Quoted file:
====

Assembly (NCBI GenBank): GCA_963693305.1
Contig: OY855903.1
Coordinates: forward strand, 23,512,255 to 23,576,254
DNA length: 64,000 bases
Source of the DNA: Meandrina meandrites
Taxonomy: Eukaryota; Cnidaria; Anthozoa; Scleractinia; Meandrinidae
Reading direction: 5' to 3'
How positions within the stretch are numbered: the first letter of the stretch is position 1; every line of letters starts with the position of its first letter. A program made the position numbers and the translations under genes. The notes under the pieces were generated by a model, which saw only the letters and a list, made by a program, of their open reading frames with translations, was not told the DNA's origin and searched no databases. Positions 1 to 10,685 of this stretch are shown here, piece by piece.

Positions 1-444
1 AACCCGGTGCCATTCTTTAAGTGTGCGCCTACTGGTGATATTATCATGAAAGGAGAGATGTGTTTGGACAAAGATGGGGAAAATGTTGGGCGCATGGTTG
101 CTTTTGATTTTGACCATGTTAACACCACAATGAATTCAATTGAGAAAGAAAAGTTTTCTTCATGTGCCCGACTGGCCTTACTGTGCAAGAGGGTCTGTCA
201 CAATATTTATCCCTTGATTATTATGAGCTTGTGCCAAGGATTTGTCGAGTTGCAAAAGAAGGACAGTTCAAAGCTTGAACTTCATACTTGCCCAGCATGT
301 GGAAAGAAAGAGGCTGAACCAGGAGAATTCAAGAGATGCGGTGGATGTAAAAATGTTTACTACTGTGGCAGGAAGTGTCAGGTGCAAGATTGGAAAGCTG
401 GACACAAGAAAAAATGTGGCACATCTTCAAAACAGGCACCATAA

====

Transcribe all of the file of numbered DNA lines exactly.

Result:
Assembly (NCBI GenBank): GCA_963693305.1
Contig: OY855903.1
Coordinates: forward strand, 23,512,255 to 23,576,254
DNA length: 64,000 bases
Source of the DNA: Meandrina meandrites
Taxonomy: Eukaryota; Cnidaria; Anthozoa; Scleractinia; Meandrinidae
Reading direction: 5' to 3'
How positions within the stretch are numbered: the first letter of the stretch is position 1; every line of letters starts with the position of its first letter. A program made the position numbers and the translations under genes. The notes under the pieces were generated by a model, which saw only the letters and a list, made by a program, of their open reading frames with translations, was not told the DNA's origin and searched no databases. Positions 1 to 10,685 of this stretch are shown here, piece by piece.

Positions 1-444
1 AACCCGGTGCCATTCTTTAAGTGTGCGCCTACTGGTGATATTATCATGAAAGGAGAGATGTGTTTGGACAAAGATGGGGAAAATGTTGGGCGCATGGTTG
101 CTTTTGATTTTGACCATGTTAACACCACAATGAATTCAATTGAGAAAGAAAAGTTTTCTTCATGTGCCCGACTGGCCTTACTGTGCAAGAGGGTCTGTCA
201 CAATATTTATCCCTTGATTATTATGAGCTTGTGCCAAGGATTTGTCGAGTTGCAAAAGAAGGACAGTTCAAAGCTTGAACTTCATACTTGCCCAGCATGT
301 GGAAAGAAAGAGGCTGAACCAGGAGAATTCAAGAGATGCGGTGGATGTAAAAATGTTTACTACTGTGGCAGGAAGTGTCAGGTGCAAGATTGGAAAGCTG
401 GACACAAGAAAAAATGTGGCACATCTTCAAAACAGGCACCATAA